Ex-White House Adviser Fiona Hill To Testify In Impeachment Probe Russia expert Fiona Hill testifies in the impeachment hearing Thursday. In her deposition, she warned Republicans against "going down a rabbit hole" and falling prey to Russian disinformation.
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Ex-White House Adviser Fiona Hill To Testify In Impeachment Probe

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Ex-White House Adviser Fiona Hill To Testify In Impeachment Probe

Ex-White House Adviser Fiona Hill To Testify In Impeachment Probe

Ex-White House Adviser Fiona Hill To Testify In Impeachment Probe

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  • <iframe src="https://www.npr.org/player/embed/781514667/781514668" width="100%" height="290" frameborder="0" scrolling="no" title="NPR embedded audio player">
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Russia expert Fiona Hill testifies in the impeachment hearing Thursday. In her deposition, she warned Republicans against "going down a rabbit hole" and falling prey to Russian disinformation.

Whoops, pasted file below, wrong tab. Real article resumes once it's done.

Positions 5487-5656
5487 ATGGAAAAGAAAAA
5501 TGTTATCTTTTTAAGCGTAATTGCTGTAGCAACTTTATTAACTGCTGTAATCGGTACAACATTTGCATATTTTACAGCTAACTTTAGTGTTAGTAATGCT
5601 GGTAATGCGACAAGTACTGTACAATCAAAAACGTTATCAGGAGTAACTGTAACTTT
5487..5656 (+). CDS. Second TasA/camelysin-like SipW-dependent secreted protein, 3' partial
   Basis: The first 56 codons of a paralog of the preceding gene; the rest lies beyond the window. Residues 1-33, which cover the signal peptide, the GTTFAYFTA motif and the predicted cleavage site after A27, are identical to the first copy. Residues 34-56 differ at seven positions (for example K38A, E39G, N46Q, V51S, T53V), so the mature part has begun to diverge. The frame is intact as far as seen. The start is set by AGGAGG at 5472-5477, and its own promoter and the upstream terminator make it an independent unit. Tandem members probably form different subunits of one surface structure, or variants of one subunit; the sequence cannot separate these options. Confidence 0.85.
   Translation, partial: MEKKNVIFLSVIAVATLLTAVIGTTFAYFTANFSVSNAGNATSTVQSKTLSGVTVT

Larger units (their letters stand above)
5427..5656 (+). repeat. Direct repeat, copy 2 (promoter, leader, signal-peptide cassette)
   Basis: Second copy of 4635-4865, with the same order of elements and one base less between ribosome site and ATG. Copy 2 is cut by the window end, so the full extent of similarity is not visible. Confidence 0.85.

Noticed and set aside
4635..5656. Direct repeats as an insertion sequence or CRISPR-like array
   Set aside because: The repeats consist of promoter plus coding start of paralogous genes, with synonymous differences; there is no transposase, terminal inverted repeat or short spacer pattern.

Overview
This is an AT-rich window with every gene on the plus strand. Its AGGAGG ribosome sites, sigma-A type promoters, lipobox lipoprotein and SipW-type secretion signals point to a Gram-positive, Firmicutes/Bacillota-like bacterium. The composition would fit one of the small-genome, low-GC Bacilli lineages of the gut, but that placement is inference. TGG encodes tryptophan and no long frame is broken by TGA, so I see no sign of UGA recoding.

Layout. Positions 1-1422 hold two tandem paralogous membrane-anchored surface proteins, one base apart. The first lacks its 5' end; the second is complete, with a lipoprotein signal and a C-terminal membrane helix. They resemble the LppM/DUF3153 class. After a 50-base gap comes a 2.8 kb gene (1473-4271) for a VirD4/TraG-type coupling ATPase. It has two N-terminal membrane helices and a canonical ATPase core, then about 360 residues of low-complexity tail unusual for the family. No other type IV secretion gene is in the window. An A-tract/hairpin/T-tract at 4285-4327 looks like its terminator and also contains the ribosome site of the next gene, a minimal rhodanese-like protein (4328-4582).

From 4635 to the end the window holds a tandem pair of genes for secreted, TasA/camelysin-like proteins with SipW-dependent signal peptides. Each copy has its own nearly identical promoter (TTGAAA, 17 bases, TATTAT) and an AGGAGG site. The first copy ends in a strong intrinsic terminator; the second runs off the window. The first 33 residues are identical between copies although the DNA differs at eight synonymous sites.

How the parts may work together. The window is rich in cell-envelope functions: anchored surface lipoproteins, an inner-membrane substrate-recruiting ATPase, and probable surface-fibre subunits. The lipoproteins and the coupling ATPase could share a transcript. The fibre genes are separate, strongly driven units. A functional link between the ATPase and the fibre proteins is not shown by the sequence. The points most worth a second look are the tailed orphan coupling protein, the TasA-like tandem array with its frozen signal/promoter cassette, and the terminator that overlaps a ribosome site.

DAVID GREENE, HOST:

There's reason to believe today's open impeachment hearings could get heated. One of the witnesses is a Russia expert who spent 2 1/2 years on President Trump's National Security Council. And we have an early copy of Fiona Hill's opening statement.

She comes out swinging against Russia, saying the impact of Russia's, quote, "successful" effort to interfere in the 2016 presidential election in the U.S. still remains evident and that it's tearing our nation apart. She says, quote, "I refuse to be part of an effort to legitimize an alternate narrative that the Ukrainian government is a U.S. adversary and that Ukraine, not Russia, attacked us in 2016," end quote. In her closed-door testimony two weeks ago, Fiona Hill said much the same, telling Republicans they need to be more wary of Russian disinformation campaigns. NPR's Michele Kelemen has more.